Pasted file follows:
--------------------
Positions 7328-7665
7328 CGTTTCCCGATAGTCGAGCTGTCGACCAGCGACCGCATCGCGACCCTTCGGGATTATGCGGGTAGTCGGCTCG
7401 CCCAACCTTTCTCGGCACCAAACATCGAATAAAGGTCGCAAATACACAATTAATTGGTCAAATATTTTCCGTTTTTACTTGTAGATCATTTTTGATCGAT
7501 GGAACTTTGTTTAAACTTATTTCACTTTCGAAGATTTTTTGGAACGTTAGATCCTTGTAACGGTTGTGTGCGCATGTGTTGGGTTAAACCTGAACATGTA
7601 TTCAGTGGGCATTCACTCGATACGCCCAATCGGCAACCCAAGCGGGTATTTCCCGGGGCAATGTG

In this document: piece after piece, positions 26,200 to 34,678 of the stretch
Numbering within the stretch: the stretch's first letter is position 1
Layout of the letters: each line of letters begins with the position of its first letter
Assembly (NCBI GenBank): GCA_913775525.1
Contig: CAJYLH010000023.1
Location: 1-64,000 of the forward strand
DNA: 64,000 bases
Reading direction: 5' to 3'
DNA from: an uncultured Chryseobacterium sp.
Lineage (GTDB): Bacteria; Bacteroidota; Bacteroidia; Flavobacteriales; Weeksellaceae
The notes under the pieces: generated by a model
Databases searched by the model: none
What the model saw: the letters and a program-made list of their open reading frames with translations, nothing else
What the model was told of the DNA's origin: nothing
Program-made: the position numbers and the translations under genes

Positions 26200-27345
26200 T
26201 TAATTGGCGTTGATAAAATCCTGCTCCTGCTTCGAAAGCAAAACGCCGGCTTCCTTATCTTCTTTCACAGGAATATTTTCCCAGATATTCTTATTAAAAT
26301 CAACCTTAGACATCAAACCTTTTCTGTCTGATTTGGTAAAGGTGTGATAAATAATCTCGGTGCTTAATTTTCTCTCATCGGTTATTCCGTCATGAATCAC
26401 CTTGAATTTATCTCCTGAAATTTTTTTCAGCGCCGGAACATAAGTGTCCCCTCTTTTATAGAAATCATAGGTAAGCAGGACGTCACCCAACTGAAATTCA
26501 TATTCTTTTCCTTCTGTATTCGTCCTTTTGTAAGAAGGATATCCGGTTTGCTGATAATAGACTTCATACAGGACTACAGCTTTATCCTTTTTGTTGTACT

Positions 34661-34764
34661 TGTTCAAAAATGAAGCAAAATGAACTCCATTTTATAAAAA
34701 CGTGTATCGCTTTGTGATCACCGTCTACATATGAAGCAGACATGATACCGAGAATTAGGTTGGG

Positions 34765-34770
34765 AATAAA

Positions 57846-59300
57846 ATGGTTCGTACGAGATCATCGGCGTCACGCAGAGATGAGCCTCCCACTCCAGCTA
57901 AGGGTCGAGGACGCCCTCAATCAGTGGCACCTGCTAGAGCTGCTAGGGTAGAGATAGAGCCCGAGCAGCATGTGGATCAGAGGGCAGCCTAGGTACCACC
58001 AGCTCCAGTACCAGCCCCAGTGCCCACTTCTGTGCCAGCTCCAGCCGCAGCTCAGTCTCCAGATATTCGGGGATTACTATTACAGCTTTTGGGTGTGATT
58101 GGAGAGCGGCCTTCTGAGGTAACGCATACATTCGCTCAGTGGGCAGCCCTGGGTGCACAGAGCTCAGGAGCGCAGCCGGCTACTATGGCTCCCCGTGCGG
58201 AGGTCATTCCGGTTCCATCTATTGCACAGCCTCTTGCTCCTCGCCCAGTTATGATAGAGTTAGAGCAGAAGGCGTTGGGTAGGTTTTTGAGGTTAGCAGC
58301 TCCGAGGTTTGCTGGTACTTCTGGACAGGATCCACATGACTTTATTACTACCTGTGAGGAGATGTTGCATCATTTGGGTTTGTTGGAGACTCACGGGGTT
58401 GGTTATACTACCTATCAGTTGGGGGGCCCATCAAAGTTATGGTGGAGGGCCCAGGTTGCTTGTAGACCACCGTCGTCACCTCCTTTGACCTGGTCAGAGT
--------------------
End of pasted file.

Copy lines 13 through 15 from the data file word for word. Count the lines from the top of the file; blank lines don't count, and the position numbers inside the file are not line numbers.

Reading direction: 5' to 3'
DNA from: an uncultured Chryseobacterium sp.
Lineage (GTDB): Bacteria; Bacteroidota; Bacteroidia; Flavobacteriales; Weeksellaceae